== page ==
Physical resiliency declines with age and comorbid conditions. In humans, angiotensin-converting enzyme (ACE) has been associated with attenuation of the decline in physical performance with age. ACE-inhibitor compounds, commonly prescribed for hypertension, often have beneficial effects on physical performance however the generality of these effects are unclear. Here, we tested the effects of the ACE-inhibitor Lisinopril on life span, and age-specific speed, endurance, and strength using three genotypes of the Drosophila melanogaster Genetic Reference Panel. We show that age-related decline in physical performance and survivorship varies with genetic background. Lisinopril treatment increased mean life span in all Drosophila Genetic Reference Panel lines, but its effects on life span, speed, endurance, and strength depended on genotype. We show that genotypes with increased physical performance on Lisinopril treatment experienced reduced age-related protein aggregation in muscle. Knockdown of skeletal muscle-specific Ance, the Drosophila ortholog of ACE, abolished the effects of Lisinopril on life span, implying a role for skeletal muscle Ance in survivorship. Using transcriptome profiling, we identified genes involved in stress response that showed expression changes associated with genotype and age-dependent responsiveness to Lisinopril. Our results demonstrate that Ance is involved in physical decline and demonstrate genetic variation in phenotypic responses to an ACE inhibitor.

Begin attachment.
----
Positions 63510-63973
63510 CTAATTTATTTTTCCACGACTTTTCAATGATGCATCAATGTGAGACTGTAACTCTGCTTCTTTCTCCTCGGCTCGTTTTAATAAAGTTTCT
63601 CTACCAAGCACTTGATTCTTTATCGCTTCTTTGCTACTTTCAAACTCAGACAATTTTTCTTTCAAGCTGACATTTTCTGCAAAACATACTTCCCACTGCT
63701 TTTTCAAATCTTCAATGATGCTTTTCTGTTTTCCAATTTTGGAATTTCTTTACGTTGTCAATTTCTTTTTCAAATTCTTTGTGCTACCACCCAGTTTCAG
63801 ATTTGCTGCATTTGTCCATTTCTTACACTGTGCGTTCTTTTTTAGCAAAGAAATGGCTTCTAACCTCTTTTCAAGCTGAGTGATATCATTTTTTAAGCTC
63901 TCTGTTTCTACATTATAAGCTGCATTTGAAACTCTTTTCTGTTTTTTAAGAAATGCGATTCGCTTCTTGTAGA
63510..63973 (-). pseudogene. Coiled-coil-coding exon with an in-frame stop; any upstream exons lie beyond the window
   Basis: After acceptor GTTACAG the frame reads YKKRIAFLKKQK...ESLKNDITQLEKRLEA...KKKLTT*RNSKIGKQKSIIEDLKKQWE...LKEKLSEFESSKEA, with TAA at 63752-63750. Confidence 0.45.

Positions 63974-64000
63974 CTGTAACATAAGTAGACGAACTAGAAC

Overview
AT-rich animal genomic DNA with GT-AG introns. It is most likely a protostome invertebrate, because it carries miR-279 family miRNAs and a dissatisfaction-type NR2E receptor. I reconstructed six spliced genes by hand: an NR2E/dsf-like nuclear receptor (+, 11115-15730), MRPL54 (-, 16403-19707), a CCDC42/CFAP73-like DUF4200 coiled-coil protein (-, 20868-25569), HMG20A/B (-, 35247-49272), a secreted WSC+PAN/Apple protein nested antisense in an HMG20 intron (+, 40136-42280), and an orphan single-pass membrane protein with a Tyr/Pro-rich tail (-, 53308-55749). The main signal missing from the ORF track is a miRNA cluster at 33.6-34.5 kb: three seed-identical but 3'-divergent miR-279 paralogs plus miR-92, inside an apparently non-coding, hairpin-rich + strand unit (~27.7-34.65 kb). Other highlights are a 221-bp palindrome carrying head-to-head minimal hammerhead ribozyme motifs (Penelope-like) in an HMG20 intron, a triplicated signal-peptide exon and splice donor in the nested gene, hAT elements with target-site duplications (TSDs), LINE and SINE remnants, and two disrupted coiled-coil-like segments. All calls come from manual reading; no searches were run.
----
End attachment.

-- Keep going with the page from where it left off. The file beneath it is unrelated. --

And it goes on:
|Original language||English (US)|
|Number of pages||9|
|Journal||Journals of Gerontology - Series A Biological Sciences and Medical Sciences|
|State||Published - Nov 13 2019|
- Genetic variation
ASJC Scopus subject areas
- Geriatrics and Gerontology